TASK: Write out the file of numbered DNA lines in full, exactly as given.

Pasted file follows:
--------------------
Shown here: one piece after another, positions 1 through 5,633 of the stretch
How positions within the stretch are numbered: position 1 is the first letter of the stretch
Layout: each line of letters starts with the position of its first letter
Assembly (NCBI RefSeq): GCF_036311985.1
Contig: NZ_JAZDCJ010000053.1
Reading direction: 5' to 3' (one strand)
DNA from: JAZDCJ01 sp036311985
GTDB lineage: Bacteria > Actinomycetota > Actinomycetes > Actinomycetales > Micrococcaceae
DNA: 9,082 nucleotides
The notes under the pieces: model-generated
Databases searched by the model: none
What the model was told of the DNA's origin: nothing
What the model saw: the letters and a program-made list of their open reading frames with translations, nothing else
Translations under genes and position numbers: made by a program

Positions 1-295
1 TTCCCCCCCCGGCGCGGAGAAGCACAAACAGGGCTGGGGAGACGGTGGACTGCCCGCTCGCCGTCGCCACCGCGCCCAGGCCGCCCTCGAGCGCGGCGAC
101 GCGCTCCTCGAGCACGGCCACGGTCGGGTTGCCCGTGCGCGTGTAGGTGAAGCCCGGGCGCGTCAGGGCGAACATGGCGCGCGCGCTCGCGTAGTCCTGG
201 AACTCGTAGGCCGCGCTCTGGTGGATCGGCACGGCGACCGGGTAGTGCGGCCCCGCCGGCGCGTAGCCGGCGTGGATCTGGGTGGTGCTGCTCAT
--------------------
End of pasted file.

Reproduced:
Shown here: one piece after another, positions 1 through 5,633 of the stretch
How positions within the stretch are numbered: position 1 is the first letter of the stretch
Layout: each line of letters starts with the position of its first letter
Assembly (NCBI RefSeq): GCF_036311985.1
Contig: NZ_JAZDCJ010000053.1
Reading direction: 5' to 3' (one strand)
DNA from: JAZDCJ01 sp036311985
GTDB lineage: Bacteria > Actinomycetota > Actinomycetes > Actinomycetales > Micrococcaceae
DNA: 9,082 nucleotides
The notes under the pieces: model-generated
Databases searched by the model: none
What the model was told of the DNA's origin: nothing
What the model saw: the letters and a program-made list of their open reading frames with translations, nothing else
Translations under genes and position numbers: made by a program

Positions 1-295
1 TTCCCCCCCCGGCGCGGAGAAGCACAAACAGGGCTGGGGAGACGGTGGACTGCCCGCTCGCCGTCGCCACCGCGCCCAGGCCGCCCTCGAGCGCGGCGAC
101 GCGCTCCTCGAGCACGGCCACGGTCGGGTTGCCCGTGCGCGTGTAGGTGAAGCCCGGGCGCGTCAGGGCGAACATGGCGCGCGCGCTCGCGTAGTCCTGG
201 AACTCGTAGGCCGCGCTCTGGTGGATCGGCACGGCGACCGGGTAGTGCGGCCCCGCCGGCGCGTAGCCGGCGTGGATCTGGGTGGTGCTGCTCAT